Bloomberg News

South Africa’s Consumer Confidence Slumps to a Two-Year Low

September 12, 2011

Sept. 12 (Bloomberg) -- South African consumer confidence dropped to a two-year low in the third quarter as the economic recovery lost momentum, reducing households’ appetite for continued spending, First National Bank said.

The FNB/BER consumer confidence index dropped to 4 from 11 in the second quarter, First National Bank and the Bureau for Economic Research said in an e-mailed statement today.

Consumers account for about two-thirds of expenditure in Africa’s biggest economy and a drop in spending may undermine economic growth, which slowed to a two-year low of 1.3 percent in the second quarter, according to the statistics office. The South African Reserve Bank, which makes its next interest rate decision on Sept. 22, has kept the benchmark interest rate unchanged at 5.5 percent this year to help spur spending.

“More consumers expect the economic performance to deteriorate and some of these foresee that this will also hurt their own finances over the next 12 months,” FNB said in the statement. “Consumer spending is likely to moderate should consumer confidence remain at this lower level in subsequent quarters.”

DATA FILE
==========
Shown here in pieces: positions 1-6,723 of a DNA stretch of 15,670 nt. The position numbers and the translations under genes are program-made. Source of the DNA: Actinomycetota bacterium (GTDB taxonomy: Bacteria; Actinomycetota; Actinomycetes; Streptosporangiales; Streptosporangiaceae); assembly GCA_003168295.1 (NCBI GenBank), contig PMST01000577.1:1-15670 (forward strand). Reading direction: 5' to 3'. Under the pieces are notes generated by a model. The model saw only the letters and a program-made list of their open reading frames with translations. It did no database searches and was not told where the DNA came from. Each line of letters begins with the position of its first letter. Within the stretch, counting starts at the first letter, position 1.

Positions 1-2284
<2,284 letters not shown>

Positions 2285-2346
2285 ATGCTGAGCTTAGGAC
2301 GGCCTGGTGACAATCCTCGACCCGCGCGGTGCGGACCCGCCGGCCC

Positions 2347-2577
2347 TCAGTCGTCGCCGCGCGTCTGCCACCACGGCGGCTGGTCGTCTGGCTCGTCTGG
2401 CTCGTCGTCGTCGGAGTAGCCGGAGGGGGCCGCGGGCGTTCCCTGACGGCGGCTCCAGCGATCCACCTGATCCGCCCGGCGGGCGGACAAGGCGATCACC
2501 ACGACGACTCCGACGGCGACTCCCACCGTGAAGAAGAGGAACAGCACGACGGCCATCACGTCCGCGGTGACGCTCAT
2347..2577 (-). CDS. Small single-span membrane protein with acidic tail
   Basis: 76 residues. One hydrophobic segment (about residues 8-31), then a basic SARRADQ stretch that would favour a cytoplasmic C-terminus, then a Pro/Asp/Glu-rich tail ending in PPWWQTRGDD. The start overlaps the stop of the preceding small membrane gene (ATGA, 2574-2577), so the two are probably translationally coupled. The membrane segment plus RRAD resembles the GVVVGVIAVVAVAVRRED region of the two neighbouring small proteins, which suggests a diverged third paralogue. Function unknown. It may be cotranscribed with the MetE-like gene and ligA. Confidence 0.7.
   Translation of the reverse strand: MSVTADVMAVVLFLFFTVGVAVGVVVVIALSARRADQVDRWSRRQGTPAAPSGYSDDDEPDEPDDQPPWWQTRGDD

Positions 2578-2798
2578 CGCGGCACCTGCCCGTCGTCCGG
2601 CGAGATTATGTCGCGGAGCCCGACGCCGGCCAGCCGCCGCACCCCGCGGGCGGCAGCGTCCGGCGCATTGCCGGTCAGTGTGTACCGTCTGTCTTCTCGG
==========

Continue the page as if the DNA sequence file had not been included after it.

The sub-index measuring consumers’ views of expected economic performance dropped to 2 in the third quarter from 17 in the previous three months, the biggest decline since the second quarter of 2008, when the global financial crisis began, FNB said.

Retail sales rose 2.2 percent in June from a year earlier, after increasing 0.2 percent in the previous month, the statistics office said on Aug. 17. Sales growth slowed from 10 percent in April.

Pick n Pay Stores Ltd., South Africa’s second-biggest grocer, said on July 6 it may fire about 8.6 percent of its workforce after profit slumped. Retailers are facing greater competition after Wal-Mart Stores Inc. bought a 51 percent stake in Johannesburg-based Massmart Holdings Ltd. in June.

--Editors: Heather Langan, Vernon Wessels

To contact the reporter on this story: Nasreen Seria in Johannesburg at

To contact the editors responsible for this story: Andrew J. Barden at

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